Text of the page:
Do We Need to Certify PACS Administrators?

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Widespread deployment of new technologies often creates jobs that must accommodate quick growth and new tasks; jobs which must integrate rapid advances and frequent changes in responsibility on a routine basis. These positions are frequently multidisciplinary in nature, often defined ambiguously or at least specified inconsistently. Such new roles are not supported widely by continuing education, and sometimes give rise to concerns about performance proficiency and professional qualification.

The position of PACS System Administrator (PSA) has evolved in response to the volume and breadth of tasks associated with the installation and running of a PACS, even in the relatively smaller and less complex facility settings to which the technology is currently migrating in ever-increasing numbers. Not only are the functions of a PSA varied from setting to setting, but effective performance may require certain knowledge exclusive to one clinical sector vs. another (e.g. radiology or orthopedics, vs. cardiology).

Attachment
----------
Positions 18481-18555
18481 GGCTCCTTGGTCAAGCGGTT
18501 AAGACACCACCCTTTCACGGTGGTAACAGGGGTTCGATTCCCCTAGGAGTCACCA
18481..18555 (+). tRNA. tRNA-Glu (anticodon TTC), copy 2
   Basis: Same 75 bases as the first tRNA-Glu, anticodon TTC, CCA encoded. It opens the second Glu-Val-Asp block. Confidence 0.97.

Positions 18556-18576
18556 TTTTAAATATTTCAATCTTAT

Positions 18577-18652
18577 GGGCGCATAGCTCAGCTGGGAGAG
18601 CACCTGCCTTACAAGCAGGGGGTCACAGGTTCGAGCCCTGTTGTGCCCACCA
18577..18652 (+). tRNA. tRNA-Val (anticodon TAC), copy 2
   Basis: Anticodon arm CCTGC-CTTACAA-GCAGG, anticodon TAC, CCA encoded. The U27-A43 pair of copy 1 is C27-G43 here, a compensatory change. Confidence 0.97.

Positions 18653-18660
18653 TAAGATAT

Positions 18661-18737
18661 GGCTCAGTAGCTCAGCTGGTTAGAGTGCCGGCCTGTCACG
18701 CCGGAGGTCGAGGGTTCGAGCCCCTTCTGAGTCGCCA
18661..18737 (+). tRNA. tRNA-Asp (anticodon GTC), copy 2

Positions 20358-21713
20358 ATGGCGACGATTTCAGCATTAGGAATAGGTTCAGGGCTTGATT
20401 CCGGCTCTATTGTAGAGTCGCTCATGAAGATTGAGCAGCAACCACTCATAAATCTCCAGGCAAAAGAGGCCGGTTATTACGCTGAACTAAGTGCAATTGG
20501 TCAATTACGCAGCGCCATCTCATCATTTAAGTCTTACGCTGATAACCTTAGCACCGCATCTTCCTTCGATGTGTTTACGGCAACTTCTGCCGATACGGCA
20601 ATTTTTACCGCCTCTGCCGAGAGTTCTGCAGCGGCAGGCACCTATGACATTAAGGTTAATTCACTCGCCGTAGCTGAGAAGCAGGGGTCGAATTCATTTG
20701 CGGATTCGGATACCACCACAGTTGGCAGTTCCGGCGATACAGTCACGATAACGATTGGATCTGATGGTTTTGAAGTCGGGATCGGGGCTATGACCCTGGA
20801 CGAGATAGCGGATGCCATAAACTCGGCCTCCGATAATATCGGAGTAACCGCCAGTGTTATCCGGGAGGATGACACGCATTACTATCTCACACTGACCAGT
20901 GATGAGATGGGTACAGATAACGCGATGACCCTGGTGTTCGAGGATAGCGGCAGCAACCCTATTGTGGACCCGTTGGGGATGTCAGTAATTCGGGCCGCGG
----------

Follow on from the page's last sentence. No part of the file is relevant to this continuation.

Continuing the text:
Emerging, multidisciplinary functions are never initially incorporated in academically based, structured educational pathways leading to degrees, or even to certificate awards. Validated, competency based continuing education is not feasible when functional analysis of the occupational role has not been conducted.

These limitations notwithstanding, the need for both continuing education and some evolving form of professional qualification is as needed for the PSA as it was decades ago for other, now-established allied health practitioners, such as radiographers or nurses. IT professionals, a group from which many PSAs originate, are very familiar with certification processes that support in bits, and successive content trainings and evaluations, their constantly-changing knowledge and expertise requirements. In addition, there is no lack of preparatory training and review workshops to support those credentialing processes.